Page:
Living up to its name, the Covert lightbar provides a more discreet profile and an automated dimming function, reducing night blindness and the dazzling effect. Made with a thicker lens and robust materials, it can resist damage, warping, and fogging. The bar comes in nine lengths to accommodate for any vehicle size.

Through movies and television, the public is shown the high-action parts of the job. Customized vehicle manufacturers, however, are looking at their customer—officers—to guide improvements to their product lines, while keeping the police officers safe and productive.

 

Notes:

¹Jason France (marketing manager, LDV, Inc.) email interview, October 16, 2020; Rick Zinnen (special service vehicles sales specialist, LDV, Inc.) email interview, October 16, 2020.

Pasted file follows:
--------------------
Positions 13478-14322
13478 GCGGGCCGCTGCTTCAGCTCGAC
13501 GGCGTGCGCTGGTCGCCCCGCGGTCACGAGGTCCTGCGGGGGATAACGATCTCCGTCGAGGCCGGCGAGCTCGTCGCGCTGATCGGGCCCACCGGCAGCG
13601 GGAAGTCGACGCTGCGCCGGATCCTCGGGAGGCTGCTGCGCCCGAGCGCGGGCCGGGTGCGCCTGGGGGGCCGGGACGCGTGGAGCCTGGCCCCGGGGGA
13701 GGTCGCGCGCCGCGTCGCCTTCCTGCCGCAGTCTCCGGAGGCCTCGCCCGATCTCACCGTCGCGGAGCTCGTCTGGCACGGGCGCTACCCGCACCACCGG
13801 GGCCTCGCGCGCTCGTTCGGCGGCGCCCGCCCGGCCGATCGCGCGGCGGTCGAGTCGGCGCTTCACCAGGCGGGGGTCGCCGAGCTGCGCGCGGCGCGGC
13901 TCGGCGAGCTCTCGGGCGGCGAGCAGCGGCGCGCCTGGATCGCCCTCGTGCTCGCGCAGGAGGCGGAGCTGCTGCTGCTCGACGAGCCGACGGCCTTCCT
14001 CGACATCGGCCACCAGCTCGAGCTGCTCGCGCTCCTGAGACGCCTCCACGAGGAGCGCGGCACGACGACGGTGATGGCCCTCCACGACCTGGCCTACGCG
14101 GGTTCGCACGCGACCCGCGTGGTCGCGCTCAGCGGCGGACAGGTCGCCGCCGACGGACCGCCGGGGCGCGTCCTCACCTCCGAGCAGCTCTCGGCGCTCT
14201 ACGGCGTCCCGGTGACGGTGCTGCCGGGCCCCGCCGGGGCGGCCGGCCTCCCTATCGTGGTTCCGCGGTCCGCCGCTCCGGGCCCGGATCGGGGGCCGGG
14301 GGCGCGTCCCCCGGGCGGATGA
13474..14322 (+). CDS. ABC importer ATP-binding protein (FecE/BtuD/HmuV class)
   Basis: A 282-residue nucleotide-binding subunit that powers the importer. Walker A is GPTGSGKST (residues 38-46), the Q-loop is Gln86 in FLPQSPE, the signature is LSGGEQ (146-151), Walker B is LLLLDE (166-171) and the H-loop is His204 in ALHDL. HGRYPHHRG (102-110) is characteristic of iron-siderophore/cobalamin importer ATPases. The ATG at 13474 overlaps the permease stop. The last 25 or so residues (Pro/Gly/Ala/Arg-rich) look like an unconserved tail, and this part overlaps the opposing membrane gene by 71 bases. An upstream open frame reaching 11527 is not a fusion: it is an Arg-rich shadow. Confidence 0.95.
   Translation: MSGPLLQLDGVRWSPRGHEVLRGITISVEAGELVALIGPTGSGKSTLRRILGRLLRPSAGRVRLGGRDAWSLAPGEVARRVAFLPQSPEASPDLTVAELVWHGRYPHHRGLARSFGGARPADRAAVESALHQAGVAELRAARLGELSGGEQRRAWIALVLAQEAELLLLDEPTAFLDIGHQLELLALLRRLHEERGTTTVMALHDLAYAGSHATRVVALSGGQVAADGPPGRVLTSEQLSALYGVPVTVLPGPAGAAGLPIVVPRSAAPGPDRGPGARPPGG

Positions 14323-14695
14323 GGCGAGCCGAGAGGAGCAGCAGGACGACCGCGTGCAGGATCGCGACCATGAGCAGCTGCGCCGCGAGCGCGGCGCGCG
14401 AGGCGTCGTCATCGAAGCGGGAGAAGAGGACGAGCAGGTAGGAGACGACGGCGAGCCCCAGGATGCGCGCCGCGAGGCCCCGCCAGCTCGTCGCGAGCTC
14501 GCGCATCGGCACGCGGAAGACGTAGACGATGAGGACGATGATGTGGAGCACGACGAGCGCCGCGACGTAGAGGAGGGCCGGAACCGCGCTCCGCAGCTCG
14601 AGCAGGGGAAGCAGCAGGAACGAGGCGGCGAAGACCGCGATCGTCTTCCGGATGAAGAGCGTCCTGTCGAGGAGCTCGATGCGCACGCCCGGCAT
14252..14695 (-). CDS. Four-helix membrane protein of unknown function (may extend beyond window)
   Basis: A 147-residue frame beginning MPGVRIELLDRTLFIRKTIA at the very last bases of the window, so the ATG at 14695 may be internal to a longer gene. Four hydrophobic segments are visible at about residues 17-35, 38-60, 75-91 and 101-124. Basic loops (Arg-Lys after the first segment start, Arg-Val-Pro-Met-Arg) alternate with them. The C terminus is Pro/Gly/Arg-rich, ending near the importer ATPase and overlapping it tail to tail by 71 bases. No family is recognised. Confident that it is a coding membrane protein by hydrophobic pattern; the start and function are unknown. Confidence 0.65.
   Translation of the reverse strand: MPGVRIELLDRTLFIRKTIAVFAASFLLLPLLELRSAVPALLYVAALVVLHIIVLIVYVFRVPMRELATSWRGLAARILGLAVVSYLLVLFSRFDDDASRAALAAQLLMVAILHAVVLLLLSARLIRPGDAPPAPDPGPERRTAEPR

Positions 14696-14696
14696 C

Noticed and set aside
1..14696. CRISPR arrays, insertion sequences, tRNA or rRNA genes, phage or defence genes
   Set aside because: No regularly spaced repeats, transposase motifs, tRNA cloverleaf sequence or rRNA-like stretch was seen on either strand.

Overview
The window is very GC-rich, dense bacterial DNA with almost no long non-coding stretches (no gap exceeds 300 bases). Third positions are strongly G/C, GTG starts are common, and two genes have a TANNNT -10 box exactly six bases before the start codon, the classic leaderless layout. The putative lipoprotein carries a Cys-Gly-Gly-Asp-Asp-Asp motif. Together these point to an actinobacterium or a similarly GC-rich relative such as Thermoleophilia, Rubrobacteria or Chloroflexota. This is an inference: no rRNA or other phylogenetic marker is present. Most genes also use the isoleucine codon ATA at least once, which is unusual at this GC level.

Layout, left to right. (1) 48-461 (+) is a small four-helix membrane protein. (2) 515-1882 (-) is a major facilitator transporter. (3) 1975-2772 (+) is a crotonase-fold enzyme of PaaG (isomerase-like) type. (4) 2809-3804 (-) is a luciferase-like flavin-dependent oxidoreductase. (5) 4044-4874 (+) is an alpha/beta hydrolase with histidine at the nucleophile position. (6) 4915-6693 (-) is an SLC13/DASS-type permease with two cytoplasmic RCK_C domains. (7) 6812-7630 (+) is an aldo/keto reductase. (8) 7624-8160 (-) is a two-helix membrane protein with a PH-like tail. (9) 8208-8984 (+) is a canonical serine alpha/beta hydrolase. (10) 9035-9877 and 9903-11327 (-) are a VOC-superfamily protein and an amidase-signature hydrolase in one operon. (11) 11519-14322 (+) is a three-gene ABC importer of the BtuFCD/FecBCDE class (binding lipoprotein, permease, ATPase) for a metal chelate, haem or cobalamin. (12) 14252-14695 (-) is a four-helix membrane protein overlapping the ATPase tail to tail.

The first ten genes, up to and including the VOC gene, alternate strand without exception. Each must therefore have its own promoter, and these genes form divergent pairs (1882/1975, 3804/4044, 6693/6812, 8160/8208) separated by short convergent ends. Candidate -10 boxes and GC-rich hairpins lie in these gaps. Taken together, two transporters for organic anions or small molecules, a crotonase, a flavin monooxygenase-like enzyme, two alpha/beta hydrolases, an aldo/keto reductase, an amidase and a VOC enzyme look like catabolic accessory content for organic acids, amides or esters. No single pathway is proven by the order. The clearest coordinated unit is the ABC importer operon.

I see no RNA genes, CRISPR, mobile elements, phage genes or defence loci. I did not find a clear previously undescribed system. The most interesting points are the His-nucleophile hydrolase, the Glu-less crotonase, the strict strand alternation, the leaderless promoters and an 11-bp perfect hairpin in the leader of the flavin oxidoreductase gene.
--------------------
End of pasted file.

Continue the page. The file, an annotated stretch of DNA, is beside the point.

²Matthew Velluto (director of business development and marketing, RIBCRAFT) telephone interview, October 13, 2020; Kelly (Gorman) Marie (marketing coordinator, RIBCRAFT) telephone interview, October 13, 2020.

³Chris Bernert (director of sales, Havis, Inc.) email interview, October 30, 2020; Sara Meyer (marketing manager, Havis, Inc.) email interview, October 30, 2020.

4Michael Culton (content specialist, Code 3) email interview, November 2, 2020.